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Background: The locus of control (LOC) construct has been associated with onset, course, and severity of anxiety and depression. We investigated the stability of LOC, the bidirectional relationships between LOC and symptom severity of anxiety and depression over nine years, and the influence of intermediate positive and negative life-events on these associations.
Methods: Data came from five assessment waves over nine years of 2052 subjects with an anxiety or depressive disorder or healthy controls. First, the stability of LOC (assessed with 5-item Mastery Scale) was tested. Next, associations between LOC, anxiety severity (Beck Anxiety Inventory), depression severity (Inventory of Depressive Symptomatology), and intermediate positive and negative life-events (20-item List of Threatening Experience Questionnaire) were determined with structural equation modeling.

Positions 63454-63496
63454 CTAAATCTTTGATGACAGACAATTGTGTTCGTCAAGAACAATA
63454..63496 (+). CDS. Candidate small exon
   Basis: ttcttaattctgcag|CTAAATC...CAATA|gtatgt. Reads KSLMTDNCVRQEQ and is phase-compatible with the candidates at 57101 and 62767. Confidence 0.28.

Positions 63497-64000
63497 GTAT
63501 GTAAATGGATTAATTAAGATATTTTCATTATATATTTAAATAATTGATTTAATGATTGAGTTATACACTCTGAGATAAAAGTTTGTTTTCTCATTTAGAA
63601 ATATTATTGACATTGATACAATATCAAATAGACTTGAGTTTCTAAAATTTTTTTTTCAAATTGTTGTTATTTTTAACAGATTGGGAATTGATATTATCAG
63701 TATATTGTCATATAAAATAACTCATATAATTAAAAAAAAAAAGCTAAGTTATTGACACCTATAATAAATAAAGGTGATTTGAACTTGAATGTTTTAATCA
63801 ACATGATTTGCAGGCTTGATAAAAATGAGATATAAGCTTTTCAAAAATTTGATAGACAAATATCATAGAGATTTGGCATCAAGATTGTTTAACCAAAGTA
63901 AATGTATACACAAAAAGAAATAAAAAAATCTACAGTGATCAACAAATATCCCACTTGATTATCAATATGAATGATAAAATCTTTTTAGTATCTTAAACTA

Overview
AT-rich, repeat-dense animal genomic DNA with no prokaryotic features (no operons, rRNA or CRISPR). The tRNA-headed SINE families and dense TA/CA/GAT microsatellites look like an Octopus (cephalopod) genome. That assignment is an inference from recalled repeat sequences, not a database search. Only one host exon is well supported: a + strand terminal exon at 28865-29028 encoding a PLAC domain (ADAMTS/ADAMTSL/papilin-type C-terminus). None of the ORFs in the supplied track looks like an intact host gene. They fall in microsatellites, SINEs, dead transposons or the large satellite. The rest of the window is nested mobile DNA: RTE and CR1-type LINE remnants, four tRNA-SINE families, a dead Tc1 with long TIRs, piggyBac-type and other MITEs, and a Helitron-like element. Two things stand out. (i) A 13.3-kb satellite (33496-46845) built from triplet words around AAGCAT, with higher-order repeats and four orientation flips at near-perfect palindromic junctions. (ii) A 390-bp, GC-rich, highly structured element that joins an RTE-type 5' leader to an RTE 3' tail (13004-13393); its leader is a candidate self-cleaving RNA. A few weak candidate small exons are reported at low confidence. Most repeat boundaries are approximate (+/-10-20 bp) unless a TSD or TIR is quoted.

Results: LOC was rather stable over nine years (r = 0.62), and scores increased slightly with age (i.e. became more internal). LOC yielded equal stability estimates as symptom levels of anxiety and depression did over nine years. A more external LOC predicted higher anxiety and depression severity, but did not influence the incidence of positive and negative life-events. Higher depression severity and more negative life-events predicted the development of a more external LOC, whereas more positive life-events predicted a more internal LOC. Anxiety severity had no effect on LOC.
Limitations: Life-events were assessed with self-report measures.
Conclusions: The prospective associations between LOC and meaningful changes in anxiety and depressive symptom severity and experienced life-events may yield important new insights for clinical interventions.